Public dialogue about Clinton has been so sexist that many only see her as a caricature— a corrupt, conniving, shrill villain, instead of the staid person and candidate she is. The double standard is highlighted when we imagine the short life the faux email “scandal” would have had if Joe Biden were running, or how unsuitable a Clinton candidacy would be were she with her third husband; a husband who had violated U.S. immigration laws; on whom she had cheated; had she refused to release her tax returns; had 13 allegations of sexual assault; and joked that she likes to grab men by the dick without their consent. This election was anything but a fair race.
Given what we know about gender bias and the presidency, it is empirically absurd to project outcomes without taking latent sexism into account, which is what pollsters did. It is also absurd to talk about the outcome of an election with the first female candidate without discussing gender, which many analysts are now doing.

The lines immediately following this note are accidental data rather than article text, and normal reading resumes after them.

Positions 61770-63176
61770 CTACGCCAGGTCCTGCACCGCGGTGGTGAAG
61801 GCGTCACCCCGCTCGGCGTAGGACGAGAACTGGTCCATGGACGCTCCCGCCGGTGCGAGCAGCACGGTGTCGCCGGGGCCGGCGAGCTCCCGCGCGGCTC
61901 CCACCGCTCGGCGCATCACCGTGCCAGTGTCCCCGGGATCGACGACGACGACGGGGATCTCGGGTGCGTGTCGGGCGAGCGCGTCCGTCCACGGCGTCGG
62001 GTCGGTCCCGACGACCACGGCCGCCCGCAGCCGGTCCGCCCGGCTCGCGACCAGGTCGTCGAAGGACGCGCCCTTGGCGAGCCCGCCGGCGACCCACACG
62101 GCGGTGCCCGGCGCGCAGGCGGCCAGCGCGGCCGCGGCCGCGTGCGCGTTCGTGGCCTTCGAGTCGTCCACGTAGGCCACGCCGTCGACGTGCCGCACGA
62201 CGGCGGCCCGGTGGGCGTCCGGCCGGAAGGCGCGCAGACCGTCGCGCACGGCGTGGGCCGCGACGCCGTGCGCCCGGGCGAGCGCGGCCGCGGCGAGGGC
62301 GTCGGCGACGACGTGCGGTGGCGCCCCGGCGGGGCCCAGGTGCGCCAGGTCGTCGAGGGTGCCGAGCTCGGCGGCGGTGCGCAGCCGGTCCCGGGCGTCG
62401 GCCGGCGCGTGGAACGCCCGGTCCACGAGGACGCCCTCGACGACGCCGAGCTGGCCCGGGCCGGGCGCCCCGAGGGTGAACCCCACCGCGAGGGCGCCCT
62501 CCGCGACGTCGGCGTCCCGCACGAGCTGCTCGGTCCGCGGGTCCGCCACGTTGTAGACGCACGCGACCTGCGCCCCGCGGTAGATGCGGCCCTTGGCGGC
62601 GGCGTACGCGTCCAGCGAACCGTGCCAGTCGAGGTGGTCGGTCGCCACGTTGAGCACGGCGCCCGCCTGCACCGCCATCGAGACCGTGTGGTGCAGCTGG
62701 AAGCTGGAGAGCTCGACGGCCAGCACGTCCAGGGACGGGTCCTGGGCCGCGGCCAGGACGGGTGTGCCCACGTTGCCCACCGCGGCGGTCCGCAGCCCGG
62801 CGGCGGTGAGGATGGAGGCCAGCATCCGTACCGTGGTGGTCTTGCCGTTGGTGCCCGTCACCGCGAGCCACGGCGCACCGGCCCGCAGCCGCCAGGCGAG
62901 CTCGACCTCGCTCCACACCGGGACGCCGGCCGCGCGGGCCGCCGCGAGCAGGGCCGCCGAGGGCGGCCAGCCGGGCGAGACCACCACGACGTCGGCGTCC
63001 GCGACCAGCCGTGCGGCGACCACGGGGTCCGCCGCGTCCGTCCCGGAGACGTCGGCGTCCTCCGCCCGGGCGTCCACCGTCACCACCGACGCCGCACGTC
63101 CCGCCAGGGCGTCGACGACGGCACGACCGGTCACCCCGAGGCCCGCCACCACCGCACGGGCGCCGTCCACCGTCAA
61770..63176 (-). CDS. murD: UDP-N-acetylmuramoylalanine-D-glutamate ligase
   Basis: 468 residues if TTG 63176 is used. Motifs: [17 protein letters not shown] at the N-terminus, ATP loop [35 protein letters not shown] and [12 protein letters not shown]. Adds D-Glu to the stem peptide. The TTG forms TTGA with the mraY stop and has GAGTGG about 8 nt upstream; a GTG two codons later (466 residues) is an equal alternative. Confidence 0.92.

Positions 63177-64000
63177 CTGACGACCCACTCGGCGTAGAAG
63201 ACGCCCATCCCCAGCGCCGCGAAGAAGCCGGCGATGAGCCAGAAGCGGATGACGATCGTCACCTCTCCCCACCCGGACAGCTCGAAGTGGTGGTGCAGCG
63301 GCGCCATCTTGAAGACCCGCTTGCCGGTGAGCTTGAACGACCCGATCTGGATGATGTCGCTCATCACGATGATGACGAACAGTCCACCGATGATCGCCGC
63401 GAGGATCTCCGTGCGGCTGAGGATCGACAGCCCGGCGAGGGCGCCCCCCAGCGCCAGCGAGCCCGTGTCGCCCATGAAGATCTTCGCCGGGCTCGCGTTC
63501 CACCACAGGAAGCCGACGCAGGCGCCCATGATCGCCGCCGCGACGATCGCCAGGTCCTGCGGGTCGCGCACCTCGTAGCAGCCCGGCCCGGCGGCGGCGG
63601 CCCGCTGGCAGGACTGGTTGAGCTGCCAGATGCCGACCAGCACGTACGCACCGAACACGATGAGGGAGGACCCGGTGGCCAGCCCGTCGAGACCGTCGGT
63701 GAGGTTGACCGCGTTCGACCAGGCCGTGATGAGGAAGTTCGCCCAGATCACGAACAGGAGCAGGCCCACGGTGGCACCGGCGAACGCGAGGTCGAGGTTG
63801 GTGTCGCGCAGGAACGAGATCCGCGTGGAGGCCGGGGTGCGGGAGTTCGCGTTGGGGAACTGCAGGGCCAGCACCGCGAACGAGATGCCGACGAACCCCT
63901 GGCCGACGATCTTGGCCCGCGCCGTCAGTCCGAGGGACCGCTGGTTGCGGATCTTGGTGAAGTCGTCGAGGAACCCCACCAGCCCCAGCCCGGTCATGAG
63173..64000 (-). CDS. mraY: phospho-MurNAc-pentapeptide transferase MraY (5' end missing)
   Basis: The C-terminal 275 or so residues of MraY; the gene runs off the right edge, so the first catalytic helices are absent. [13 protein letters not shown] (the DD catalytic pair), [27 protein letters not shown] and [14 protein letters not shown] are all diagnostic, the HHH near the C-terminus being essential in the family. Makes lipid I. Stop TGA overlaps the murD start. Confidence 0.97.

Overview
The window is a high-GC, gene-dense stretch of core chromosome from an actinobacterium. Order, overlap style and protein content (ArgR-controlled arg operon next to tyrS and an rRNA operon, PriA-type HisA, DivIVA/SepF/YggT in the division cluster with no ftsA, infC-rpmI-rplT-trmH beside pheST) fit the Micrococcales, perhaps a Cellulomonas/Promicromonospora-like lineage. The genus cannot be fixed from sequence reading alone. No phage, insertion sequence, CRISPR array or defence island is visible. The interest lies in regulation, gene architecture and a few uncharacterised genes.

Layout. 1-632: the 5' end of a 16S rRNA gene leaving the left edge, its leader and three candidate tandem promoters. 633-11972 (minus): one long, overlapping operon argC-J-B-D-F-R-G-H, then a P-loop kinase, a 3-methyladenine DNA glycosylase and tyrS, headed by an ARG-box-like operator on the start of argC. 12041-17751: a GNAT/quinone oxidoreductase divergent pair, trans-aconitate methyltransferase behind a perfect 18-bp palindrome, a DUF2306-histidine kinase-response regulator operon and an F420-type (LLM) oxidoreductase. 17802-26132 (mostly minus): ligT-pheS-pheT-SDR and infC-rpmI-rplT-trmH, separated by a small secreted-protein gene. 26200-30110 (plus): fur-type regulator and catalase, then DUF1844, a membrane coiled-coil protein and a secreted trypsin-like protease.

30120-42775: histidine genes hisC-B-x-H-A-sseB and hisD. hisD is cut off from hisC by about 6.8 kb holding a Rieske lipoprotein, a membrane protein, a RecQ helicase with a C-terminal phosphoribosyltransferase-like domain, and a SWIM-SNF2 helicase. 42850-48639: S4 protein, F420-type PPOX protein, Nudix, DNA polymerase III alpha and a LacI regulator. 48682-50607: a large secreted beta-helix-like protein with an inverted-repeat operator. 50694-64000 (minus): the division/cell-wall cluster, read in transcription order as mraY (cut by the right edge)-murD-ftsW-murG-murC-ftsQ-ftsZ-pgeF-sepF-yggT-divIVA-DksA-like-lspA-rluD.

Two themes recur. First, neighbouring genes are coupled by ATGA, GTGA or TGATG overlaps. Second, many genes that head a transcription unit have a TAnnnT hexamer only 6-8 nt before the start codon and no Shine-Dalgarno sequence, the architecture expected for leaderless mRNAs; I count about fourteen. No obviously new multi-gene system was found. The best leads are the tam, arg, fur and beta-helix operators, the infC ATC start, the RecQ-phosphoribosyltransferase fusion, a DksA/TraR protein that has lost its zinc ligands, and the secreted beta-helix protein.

When it comes to gender, most women identify as Democrats, and this year saw the largest gender gap in history with a 12-point advantage for Clinton (see table below).
When it comes to race and gender, a majority of white women voted for Trump, while most women of color voted for Clinton (see table below).
This snapshot data, which many have reported on, is highly misleading when it comes to understanding what happened in the 2016 election. White women did not cause the election upset. They did not abandon Clinton. She actually succeeded in winning the vote of more white women – a 1% increase over 2012 (see table below). I am heartened that so many journalists have woken up to the fact that a majority of white women vote Republican for a variety of reasons (e.g., racism), but pollsters knew this and accounted for it in their projections.
This table does reveal an obvious pattern that explains the upset. With the exception of Latinas, women held their numbers in the Obama Coalition, while men in the Coalition broke to vote for Trump and third party candidates in surprising numbers. Overall, men’s support for the Democratic candidate dropped from 45% in 2012 to 41% in 2016, while women’s support held firm overall.